Originally published on May 2, 2016
“God has given me a heart for my neighbours.”
“I want to love my neighbours as Jesus does.”
“I pray that my neighbours will be saved.”
As we went around the circle introducing ourselves, it was clear that God had given the believers a desire for evangelism. These North African believers were musicians who wanted to use their gifts to share the Good News with a neighbouring, unreached people group. A scripture translation project had produced usable texts, and because this people group is so artistic, the idea was to set these texts to music in their own unique style. They invited a team from Heart Sounds to teach them how.
Although the group had plenty of enthusiasm, their request presented several imposing challenges. First, the approach was atypical. Ethnomusicologists usually work within a culture for years to ensure authenticity; but in this case, the only participant from the culture was the Bible translator, and the workshop was only one week long. The process was further hampered by the fact that no one involved had ever done anything quite like this project before. Finally, the risks were heightened by a concern for security, racial prejudices, and conflicting faiths. It was evident that God was going to have to work miraculously.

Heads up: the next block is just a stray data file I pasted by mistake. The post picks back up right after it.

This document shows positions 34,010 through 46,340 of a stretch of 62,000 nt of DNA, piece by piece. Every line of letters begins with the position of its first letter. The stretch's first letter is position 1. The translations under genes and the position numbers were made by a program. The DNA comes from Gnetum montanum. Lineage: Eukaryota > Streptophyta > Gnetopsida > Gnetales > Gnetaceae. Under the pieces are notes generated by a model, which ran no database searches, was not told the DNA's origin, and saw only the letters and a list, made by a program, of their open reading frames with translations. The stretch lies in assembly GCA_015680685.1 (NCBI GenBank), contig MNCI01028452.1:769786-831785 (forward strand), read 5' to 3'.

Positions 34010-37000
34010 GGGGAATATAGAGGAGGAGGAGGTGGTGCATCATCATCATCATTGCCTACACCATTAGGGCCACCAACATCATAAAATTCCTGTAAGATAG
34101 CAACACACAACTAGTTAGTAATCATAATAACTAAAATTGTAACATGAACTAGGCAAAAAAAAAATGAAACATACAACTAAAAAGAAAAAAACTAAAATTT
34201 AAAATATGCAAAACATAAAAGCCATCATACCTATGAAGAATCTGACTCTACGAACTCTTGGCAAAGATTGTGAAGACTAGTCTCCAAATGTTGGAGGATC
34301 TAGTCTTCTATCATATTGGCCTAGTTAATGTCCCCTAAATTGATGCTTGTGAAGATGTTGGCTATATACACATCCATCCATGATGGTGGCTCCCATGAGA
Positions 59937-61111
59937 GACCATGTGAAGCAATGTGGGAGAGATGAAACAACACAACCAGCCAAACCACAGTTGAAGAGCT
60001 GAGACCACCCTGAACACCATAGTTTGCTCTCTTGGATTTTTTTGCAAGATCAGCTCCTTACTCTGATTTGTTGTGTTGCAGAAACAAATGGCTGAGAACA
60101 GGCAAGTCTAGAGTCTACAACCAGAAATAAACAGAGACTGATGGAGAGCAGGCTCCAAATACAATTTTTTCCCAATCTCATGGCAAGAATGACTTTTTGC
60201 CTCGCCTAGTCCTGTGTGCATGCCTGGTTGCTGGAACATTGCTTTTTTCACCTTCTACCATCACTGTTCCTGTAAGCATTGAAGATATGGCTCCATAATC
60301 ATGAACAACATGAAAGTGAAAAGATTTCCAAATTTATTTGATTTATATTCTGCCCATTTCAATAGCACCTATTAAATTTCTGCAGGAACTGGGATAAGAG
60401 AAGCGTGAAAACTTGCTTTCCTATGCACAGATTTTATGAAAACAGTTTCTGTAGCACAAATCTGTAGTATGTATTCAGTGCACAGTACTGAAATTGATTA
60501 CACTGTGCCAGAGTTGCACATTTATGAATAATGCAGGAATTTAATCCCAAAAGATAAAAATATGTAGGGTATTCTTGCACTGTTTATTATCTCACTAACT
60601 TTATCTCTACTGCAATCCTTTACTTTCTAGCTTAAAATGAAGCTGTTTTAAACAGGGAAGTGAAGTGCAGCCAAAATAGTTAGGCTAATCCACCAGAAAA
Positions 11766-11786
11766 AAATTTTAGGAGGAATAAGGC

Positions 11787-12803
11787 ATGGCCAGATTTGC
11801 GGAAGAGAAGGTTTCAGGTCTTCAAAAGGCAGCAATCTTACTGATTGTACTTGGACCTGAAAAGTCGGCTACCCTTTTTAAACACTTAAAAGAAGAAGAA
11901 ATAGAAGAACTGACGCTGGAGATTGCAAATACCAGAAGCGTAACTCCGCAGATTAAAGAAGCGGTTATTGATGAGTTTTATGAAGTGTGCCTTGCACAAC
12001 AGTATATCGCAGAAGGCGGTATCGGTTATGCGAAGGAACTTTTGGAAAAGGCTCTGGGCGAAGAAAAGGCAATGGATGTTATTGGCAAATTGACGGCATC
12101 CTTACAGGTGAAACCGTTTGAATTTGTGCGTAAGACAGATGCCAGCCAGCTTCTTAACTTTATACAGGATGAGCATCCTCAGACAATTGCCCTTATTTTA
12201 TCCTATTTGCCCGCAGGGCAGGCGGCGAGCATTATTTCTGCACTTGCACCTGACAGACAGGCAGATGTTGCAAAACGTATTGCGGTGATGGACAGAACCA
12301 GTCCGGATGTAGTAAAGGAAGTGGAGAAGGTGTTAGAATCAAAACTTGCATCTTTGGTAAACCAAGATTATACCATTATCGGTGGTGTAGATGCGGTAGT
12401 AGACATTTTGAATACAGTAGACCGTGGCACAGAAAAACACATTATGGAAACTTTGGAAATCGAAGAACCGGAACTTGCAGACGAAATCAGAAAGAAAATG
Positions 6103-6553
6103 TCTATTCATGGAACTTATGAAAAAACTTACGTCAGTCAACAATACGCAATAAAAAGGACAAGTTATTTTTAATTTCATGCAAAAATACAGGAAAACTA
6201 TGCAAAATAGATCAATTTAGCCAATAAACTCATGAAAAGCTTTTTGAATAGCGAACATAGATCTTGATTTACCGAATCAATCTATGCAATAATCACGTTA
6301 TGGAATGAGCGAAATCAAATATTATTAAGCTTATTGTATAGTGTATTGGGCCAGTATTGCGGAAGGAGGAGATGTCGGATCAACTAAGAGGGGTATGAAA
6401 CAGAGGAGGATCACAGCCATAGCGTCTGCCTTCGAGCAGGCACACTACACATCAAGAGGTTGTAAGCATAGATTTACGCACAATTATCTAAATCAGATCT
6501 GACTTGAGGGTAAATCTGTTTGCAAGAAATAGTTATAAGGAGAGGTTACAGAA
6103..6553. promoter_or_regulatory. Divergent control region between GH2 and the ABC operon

We invited musicians from the target people to come to perform and teach us their music, and although the invitation was met with suspicion, it was accepted. For two days, we learned as much as we could about their musical style, and friendships began to grow. Through music, we were able to overcome the many concerning risks. At the end of our time together, the visitors thanked us for showing them love and acceptance. Then they offered to help write new songs for a Christmas concert if they could participate in the performance!
It was a miraculous answer to prayer! These relationships formed in the midst of sharing music would continue, and the musicians would be producing their own authentic music. Lord willing, this music will expose the truth and contribute to the establishment of a new, worshipping church.